BY TOBY PORTER
Facing Britain’s most successful sports team – a rich chess club dubbed the game’s Manchester City – would be a daunting prospect for anyone.
But when Battersea Chess Club took on the kings of the checkerboard, Wood Green, in a 10-a-side David versus Goliath battle, the South London underdogs took an entirely different approach.
Instead of fielding their most experienced players – albeit ranked some way below Wood Green’s star-studded team of paid professionals – they sent in the young guns.
For one night only, this 134-year-old club assembled a team of its hottest chess prospects to take on the grandmasters at their own game, in the London Chess League.
Their average age might have been just 12, but they were all England junior internationals.
Shreyas Royal, 10, was one of them. But he is England’s top prodigy – whose family were spared having to leave the UK last year over a visa issue because of his special talent.
Shreyas, Denis Dupuis, Shlok Verma and Sohum Lohia were all born in 2009, and make up four of the top five English players born since then. And incredibly, this team of juniors did rather well.
Yes, the final score was 9-1, but while the Wood Green galacticos are used to trampling all over their opponents, two members of the young South London squad walked off with draws.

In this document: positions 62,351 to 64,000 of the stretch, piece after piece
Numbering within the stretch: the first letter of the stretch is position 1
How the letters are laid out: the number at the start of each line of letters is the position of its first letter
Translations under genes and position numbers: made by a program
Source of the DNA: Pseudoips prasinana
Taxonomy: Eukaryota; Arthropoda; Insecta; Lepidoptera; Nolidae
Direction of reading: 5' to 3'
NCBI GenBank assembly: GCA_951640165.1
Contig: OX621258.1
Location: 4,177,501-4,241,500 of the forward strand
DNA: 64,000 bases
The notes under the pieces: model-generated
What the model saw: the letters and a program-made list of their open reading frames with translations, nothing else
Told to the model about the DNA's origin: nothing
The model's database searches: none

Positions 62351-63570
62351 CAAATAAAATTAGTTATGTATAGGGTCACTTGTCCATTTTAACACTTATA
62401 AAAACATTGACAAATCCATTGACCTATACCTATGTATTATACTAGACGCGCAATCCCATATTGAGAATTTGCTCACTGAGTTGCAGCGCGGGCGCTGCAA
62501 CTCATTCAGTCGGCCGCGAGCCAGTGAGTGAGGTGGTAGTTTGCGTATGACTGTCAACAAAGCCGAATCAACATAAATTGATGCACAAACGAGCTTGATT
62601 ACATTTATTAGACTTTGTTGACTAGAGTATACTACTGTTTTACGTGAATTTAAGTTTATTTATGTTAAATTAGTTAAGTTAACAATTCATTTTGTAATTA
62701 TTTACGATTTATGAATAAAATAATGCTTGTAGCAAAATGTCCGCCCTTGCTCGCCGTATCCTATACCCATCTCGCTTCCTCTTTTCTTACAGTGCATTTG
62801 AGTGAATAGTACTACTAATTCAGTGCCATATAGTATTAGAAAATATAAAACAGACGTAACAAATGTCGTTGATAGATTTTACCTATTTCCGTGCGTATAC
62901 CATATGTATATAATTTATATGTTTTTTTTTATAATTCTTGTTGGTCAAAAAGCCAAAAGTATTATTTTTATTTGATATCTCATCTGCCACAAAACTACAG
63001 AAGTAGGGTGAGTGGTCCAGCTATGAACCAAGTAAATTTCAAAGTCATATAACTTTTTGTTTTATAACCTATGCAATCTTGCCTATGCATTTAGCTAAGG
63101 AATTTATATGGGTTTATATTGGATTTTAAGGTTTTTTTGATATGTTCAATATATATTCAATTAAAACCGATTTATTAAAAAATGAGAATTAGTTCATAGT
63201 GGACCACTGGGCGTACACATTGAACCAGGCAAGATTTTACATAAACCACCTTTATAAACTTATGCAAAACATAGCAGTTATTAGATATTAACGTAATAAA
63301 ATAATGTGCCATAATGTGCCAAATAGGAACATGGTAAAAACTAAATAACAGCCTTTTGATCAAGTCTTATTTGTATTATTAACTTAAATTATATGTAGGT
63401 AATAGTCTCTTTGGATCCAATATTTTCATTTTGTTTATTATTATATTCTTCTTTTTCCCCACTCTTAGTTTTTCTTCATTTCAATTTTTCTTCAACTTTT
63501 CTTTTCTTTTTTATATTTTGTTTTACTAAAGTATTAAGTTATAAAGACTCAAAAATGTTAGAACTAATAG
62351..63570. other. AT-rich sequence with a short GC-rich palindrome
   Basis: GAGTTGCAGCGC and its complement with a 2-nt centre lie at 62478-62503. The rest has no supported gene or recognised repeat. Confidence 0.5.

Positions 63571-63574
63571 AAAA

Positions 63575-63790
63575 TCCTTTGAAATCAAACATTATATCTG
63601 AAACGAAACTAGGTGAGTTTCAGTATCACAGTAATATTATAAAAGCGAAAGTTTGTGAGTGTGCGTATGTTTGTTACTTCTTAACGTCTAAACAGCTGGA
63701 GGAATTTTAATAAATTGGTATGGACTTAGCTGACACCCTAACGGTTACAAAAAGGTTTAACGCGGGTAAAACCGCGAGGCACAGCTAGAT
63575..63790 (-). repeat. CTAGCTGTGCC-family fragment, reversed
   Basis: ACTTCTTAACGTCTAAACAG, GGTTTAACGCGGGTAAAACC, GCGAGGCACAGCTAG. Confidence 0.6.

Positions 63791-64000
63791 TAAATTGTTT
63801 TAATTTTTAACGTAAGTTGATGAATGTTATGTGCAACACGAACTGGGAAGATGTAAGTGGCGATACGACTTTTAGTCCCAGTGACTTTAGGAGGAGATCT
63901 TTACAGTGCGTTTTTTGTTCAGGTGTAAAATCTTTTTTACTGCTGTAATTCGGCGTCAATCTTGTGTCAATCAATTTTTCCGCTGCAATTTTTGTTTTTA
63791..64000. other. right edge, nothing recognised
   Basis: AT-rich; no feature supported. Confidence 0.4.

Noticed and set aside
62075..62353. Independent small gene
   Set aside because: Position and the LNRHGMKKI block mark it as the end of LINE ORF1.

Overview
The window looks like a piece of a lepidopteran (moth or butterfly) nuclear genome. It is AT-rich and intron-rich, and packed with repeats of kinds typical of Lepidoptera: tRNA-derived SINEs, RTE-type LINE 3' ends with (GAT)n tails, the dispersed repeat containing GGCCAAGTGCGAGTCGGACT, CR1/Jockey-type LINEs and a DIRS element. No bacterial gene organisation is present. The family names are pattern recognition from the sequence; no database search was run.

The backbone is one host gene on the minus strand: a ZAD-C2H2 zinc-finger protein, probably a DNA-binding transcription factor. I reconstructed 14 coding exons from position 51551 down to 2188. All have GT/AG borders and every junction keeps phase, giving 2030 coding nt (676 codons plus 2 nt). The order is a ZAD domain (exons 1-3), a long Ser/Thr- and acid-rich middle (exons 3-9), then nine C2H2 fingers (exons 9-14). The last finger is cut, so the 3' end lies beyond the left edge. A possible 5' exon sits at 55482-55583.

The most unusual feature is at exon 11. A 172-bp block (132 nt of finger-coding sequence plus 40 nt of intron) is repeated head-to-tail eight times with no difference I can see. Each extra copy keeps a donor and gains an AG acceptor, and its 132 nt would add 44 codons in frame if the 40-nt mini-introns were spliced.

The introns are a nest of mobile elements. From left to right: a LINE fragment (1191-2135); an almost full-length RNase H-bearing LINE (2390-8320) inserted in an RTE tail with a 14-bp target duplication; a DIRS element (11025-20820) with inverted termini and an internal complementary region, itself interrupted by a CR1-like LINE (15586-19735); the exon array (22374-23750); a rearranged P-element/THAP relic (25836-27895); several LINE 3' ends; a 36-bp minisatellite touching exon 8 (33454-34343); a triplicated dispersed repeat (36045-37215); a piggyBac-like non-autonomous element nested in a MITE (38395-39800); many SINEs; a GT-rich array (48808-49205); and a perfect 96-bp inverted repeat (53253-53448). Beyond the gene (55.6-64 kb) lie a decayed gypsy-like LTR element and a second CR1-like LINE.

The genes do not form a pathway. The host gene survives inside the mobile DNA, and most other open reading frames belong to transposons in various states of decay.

There may have been some red faces in the squad of their big-name opponents. Seventeen-year-old Jacob Watson, from Kent, held grandmaster John Emms, a hugely-respected 52-year-old former England captain. And 11-year-old Luca Buanne also drew in a marathon 89 moves with the current Essex champion International Master Richard Pert.
All 10 games at the Citadines Hotel in central London lasted between two and three hours – a small indication the grandmasters didn’t have it all their own way. Mid-way through the match, Brian Smith, Wood Green’s benefactor and non-playing captain was heard remarking “I’ve never seen eight grandmasters crying before.”
There are some reports he pays players up to £300 to play a single game of chess. Wood Green has reigned supreme for two decades. The last time the north Londoners lost a match was in the 2001/2002 season and winning 10-0 is not unusual.
Battersea’s Central London League captain Chris Beckett said: “Just to say again many thanks to everyone who turned out to play and support as Battersea’s team of young all-stars gave the might of Wood Green’s galacticos the fight of their lives.”